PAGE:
Case Study for Respiratory Disorders #2
A.W., a 52-year-old woman disabled from severe emphysema, was walking at a mall when she suddenly grabbed her right side and gasped, “Oh, something just popped.” A.W. whispered to her walking companion, “I can’t get any air.” Her companion yelled for someone to call 911 and helped her to the nearest bench. By the time the rescue unit arrived, A.W. was stuporous and in severe respiratory distress. She was intubated, an IV of lactated Ringer’s (LR) to KVO (keep vein open) was started, and she was transported to the nearest emergency department (ED). On arrival at the ED, the physician auscultates mufﬂed heart tones, no breath sounds on the right, and faint sounds on the left. A.W. is stuporous, tachycardic, and cyanotic. The paramedics inform the physician that it was difﬁcult to ventilate A.W. A STAT portable chest x-ray (CXR) and arterial blood gases (ABGs) are obtained. A.W. has an 80% pneumothorax on the right, and her ABGs on 100% oxygen are pH 7.18, PaCO2 92 mm Hg, PaO2 32 mm Hg, HCO3 27 mmol/L, base excess (BE) -5 mmol/L, SaO2 53%.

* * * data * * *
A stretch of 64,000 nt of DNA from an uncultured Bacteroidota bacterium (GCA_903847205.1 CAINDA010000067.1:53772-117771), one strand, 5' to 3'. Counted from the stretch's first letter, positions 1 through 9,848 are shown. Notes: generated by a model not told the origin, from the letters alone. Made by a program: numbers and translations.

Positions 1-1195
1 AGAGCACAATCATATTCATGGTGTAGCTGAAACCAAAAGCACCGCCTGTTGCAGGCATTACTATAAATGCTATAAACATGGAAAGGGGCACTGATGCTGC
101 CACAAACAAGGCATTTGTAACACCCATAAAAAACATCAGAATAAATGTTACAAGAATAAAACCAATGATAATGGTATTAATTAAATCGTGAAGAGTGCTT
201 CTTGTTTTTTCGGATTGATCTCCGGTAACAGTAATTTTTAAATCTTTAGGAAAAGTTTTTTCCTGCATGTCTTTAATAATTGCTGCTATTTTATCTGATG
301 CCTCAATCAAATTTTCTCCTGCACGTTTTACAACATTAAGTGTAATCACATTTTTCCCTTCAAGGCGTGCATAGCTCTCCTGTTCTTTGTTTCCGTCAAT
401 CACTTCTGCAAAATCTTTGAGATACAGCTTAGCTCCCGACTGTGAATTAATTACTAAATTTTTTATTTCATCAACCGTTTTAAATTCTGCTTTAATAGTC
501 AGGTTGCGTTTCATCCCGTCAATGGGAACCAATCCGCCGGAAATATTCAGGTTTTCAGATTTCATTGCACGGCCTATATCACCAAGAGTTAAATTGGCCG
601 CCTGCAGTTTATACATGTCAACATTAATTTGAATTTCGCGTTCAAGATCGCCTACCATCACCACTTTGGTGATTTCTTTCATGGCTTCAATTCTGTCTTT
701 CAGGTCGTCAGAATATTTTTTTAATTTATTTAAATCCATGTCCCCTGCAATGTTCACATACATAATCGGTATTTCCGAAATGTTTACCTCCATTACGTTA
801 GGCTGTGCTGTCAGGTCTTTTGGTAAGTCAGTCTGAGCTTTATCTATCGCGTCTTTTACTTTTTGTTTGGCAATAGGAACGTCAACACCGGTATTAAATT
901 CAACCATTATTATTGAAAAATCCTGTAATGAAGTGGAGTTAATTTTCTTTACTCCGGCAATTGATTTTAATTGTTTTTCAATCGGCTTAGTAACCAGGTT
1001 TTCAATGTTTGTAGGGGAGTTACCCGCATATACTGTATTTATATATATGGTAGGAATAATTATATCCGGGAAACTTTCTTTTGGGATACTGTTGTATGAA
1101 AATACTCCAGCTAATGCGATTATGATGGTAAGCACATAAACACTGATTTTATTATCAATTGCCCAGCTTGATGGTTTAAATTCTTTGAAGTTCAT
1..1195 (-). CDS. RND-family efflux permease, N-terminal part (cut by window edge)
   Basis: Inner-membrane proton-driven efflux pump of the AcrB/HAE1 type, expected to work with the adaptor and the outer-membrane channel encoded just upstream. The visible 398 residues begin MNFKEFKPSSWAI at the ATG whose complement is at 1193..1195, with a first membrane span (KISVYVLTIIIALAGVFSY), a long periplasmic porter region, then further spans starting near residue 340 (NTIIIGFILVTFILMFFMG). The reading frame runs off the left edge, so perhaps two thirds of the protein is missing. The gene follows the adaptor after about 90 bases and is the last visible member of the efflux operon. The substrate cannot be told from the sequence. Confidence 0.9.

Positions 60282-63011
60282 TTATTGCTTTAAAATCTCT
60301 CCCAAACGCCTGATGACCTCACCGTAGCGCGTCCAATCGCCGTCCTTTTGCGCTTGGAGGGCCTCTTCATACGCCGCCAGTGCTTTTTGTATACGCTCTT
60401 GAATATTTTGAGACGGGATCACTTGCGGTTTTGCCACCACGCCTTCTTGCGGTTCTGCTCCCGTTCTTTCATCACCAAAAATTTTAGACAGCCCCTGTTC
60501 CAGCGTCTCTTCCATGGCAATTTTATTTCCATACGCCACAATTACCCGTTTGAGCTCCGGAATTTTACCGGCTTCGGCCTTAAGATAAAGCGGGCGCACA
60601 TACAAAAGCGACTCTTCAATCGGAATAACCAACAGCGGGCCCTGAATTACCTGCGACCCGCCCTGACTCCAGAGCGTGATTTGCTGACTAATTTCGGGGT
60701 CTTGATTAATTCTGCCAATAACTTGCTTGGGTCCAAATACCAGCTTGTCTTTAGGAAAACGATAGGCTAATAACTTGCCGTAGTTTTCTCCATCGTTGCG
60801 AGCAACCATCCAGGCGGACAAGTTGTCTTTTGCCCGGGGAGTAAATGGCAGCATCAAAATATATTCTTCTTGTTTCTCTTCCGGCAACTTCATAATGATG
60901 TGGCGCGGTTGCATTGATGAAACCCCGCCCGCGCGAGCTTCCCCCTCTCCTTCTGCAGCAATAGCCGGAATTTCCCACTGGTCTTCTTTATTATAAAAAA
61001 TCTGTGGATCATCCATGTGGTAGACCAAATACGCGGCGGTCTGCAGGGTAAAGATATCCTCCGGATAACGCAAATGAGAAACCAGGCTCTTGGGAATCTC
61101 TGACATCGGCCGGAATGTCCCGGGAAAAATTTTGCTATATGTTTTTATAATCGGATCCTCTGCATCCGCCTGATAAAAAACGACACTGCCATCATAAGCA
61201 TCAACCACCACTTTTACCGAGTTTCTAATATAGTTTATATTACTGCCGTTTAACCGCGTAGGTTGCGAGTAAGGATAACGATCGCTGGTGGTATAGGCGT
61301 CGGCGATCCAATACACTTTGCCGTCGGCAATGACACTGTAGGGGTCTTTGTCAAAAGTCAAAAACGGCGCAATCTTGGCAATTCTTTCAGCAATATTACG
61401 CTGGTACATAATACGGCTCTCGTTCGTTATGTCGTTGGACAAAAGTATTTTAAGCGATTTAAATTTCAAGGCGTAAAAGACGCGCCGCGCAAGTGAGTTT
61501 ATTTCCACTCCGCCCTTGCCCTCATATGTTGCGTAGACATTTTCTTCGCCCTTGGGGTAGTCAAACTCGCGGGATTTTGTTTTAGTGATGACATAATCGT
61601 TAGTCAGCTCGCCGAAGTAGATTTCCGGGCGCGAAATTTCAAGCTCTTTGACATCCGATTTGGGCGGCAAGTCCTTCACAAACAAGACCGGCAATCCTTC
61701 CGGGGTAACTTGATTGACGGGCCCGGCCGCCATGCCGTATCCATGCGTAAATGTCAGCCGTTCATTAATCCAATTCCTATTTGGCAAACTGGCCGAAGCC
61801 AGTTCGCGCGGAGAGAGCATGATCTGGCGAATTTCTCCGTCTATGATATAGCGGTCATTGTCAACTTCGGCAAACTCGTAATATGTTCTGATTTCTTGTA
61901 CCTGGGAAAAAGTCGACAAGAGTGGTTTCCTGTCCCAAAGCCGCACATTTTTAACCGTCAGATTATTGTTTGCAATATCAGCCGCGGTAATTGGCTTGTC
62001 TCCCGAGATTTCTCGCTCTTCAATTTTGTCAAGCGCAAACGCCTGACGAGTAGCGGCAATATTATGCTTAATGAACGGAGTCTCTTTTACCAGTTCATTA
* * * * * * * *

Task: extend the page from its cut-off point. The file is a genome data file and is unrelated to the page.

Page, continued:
1) Given the diagnosis of pneumothorax, explain why the paramedic had difﬁculty ventilating A.W.
The paramedics couldn’t ventilate C.W. because the pleural space is full of air, which then forces pressure on the lungs which doesn’t allow the lungs to inflate when air is inhaled in. 2) Interpret A.W.’s ABGs. [c]
PH 7.18 acidotic
PaCO2 92 mm Hg
3) What is the reason for A.W.’s ABG results? [c]
Because oxygen exchange isn’t occurring and CO2 is being trapped in the lungs. 4) What kind of pneumothorax does A.W. have? Explain.
It is a closed pneumothorax because there isn’t any associated external wound and it just randomly happened. 5) The physician needs to insert a chest tube. Your responsibilities as the nurse include monitoring the patient during this process. What will this include? Identify at least 5 things....
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